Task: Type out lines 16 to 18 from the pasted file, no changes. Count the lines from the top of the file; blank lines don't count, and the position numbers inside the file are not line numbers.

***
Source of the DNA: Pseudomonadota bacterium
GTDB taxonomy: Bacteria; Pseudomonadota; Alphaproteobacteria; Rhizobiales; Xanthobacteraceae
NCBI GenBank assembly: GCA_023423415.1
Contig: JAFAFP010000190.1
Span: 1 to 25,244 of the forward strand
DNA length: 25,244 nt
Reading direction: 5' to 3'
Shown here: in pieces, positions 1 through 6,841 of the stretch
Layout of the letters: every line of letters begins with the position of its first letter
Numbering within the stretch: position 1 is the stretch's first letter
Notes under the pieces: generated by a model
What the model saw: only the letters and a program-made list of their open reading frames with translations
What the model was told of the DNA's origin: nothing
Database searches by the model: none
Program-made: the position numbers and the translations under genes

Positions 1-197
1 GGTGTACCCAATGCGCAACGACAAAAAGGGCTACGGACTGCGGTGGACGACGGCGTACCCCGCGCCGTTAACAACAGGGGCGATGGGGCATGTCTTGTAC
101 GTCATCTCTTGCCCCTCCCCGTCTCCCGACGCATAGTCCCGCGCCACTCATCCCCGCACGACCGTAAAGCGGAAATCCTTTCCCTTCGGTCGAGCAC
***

Positions 1-197
1 GGTGTACCCAATGCGCAACGACAAAAAGGGCTACGGACTGCGGTGGACGACGGCGTACCCCGCGCCGTTAACAACAGGGGCGATGGGGCATGTCTTGTAC
101 GTCATCTCTTGCCCCTCCCCGTCTCCCGACGCATAGTCCCGCGCCACTCATCCCCGCACGACCGTAAAGCGGAAATCCTTTCCCTTCGGTCGAGCAC